Stranger still was that concurrent optical, infrared, and radio measurements showed no change in stability or structure at all – even when the polarized X-ray emissions deviated. This suggests a shockwave might be propagating along spiraling magnetic fields inside the jet.
The concept of a shockwave accelerating the jet’s particles is consistent with theories about Markarian 501, a second blazar observed by IXPE that led to a published study in late 2022. But its cousin Markarian 421 shows more clearcut evidence of a helical magnetic field contributing to the shock.
Di Gesu, Marshall, and their colleagues are eager to conduct further observations of Markarian 421 and other blazars to learn more about these jet fluctuations and how frequently they occur.
“Thanks to IXPE, it’s an exciting time for studies of astrophysical jets,” Di Gesu said.
Reference: “Discovery of X-ray polarization angle rotation in the jet from blazar Mrk 421” by Laura Di Gesu, Herman L. Marshall, Steven R. Ehlert, Dawoon E. Kim, Immacolata Donnarumma, Fabrizio Tavecchio, Ioannis Liodakis, Sebastian Kiehlmann, Iván Agudo, Svetlana G. Jorstad, Fabio Muleri, Alan P. Marscher, Simonetta Puccetti, Riccardo Middei, Matteo Perri, Luigi Pacciani, Michela Negro, Roger W. Romani, Alessandro Di Marco, Dmitry Blinov, Ioakeim G. Bourbah, Evangelos Kontopodis, Nikos Mandarakas, Stylianos Romanopoulos, Raphael Skalidis, Anna Vervelaki, Carolina Casadio, Juan Escudero, Ioannis Myserlis, Mark A. Gurwell, Ramprasad Rao, Garrett K. Keating, Pouya M. Kouch, Elina Lindfors, Francisco José Aceituno, Maria I. Bernardos, Giacomo Bonnoli, Víctor Casanova, Maya García-Comas, Beatriz Agís-González, César Husillos, Alessandro Marchini, Alfredo Sota, Ryo Imazawa, Mahito Sasada, Yasushi Fukazawa, Koji S. Kawabata, Makoto Uemura, Tsunefumi Mizuno, Tatsuya Nakaoka, Hiroshi Akitaya, Sergey S. Savchenko, Andrey A. Vasilyev, José L. Gómez, Lucio A. Antonelli, Thibault Barnouin, Raffaella Bonino, Elisabetta Cavazzuti, Luigi Costamante, Chien-Ting Chen, Nicolò Cibrario, Alessandra De Rosa, Federico Di Pierro, Manel Errando, Philip Kaaret, Vladimir Karas, Henric Krawczynski, Lindsey Lisalda, Grzegorz Madejski, Christian Malacaria, Frédéric Marin, Andrea Marinucci, Francesco Massaro, Giorgio Matt, Ikuyuki Mitsuishi, Stephen L. O’Dell, Alessandro Paggi, Abel L. Peirson, Pierre-Olivier Petrucci, Brian D. Ramsey, Allyn F. Tennant, Kinwah Wu, Matteo Bachetti, Luca Baldini, Wayne H. Baumgartner, Ronaldo Bellazzini, Stefano Bianchi, Stephen D. Bongiorno, Alessandro Brez, Niccolò Bucciantini, Fiamma Capitanio, Simone Castellano, Stefano Ciprini, Enrico Costa, Ettore Del Monte, Niccolò Di Lalla, Victor Doroshenko, Michal Dovčiak, Teruaki Enoto, Yuri Evangelista, Sergio Fabiani, Riccardo Ferrazzoli, Javier A. Garcia, Shuichi Gunji, Kiyoshi Hayashida, Jeremy Heyl, Wataru Iwakiri, Fabian Kislat, Takao Kitaguchi, Jeffery J. Kolodziejczak, Fabio La Monaca, Luca Latronico, Simone Maldera, Alberto Manfreda, C.-Y. Ng, Nicola Omodei, Chiara Oppedisano, Alessandro Papitto, George G. Pavlov, Melissa Pesce-Rollins, Maura Pilia, Andrea Possenti, Juri Poutanen, John Rankin, Ajay Ratheesh, Oliver J. Roberts, Carmelo Sgrò, Patrick Slane, Paolo Soffitta, Gloria Spandre, Douglas A. Swartz, Toru Tamagawa, Roberto Taverna, Yuzuru Tawara, Nicholas E. Thomas, Francesco Tombesi, Alessio Trois, Sergey S. Tsygankov, Roberto Turolla, Jacco Vink, Martin C. Weisskopf, Fei Xie and Silvia Zane, 17 July 2023, Nature Astronomy.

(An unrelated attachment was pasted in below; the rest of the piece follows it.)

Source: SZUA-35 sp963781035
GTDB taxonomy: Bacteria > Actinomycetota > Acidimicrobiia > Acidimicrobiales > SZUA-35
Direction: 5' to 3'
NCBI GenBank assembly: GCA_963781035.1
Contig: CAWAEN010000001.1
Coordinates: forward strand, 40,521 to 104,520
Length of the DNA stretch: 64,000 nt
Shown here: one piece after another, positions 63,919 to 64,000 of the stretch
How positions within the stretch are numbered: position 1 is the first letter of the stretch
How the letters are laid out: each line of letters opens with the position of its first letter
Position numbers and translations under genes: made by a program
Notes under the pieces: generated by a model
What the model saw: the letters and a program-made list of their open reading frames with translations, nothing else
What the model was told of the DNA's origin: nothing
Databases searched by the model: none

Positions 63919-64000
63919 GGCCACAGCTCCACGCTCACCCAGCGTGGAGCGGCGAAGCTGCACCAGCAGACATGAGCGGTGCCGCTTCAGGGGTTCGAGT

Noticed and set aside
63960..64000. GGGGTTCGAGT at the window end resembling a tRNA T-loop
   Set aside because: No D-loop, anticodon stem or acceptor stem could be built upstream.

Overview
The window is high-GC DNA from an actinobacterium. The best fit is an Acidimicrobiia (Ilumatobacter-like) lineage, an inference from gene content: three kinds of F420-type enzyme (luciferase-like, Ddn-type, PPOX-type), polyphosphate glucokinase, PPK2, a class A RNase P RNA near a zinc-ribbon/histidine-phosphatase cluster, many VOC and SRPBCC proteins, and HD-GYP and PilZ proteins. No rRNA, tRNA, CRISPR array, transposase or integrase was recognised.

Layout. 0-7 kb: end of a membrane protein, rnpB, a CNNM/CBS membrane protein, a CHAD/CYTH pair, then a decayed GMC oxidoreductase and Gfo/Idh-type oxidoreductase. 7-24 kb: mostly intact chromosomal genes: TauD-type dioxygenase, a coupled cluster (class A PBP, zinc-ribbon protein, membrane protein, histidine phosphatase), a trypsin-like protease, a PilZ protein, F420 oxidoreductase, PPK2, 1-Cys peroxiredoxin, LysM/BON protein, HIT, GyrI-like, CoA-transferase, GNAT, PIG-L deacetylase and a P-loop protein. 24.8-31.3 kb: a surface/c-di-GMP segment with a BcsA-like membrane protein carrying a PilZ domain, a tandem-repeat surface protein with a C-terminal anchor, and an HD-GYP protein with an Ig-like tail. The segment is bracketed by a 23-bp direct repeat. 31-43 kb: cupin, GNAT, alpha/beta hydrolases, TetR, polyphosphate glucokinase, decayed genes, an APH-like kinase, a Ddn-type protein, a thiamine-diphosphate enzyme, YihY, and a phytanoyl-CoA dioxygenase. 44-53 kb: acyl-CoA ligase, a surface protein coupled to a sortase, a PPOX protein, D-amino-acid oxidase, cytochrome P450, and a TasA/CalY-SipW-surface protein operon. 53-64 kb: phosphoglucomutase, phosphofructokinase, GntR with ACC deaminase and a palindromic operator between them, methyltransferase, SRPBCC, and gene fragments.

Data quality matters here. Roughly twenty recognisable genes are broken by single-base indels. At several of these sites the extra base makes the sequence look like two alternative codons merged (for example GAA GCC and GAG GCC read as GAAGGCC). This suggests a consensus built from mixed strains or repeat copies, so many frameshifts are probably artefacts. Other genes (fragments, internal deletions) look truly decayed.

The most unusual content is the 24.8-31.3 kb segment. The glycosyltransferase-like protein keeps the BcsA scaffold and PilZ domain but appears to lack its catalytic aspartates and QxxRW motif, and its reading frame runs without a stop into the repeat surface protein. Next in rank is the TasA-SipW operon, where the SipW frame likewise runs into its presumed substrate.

IXPE is a collaboration between NASA and the Italian Space Agency with partners and science collaborators in 12 countries. IXPE is led by NASA’s Marshall Space Flight Center in Huntsville, Alabama. Ball Aerospace, headquartered in Broomfield, Colorado, manages spacecraft operations together with the University of Colorado’s Laboratory for Atmospheric and Space Physics in Boulder. IXPE’s observations of Markarian 421 were complemented with data gathered by partner observatories across the United States and in France, Japan, Spain, and Crete.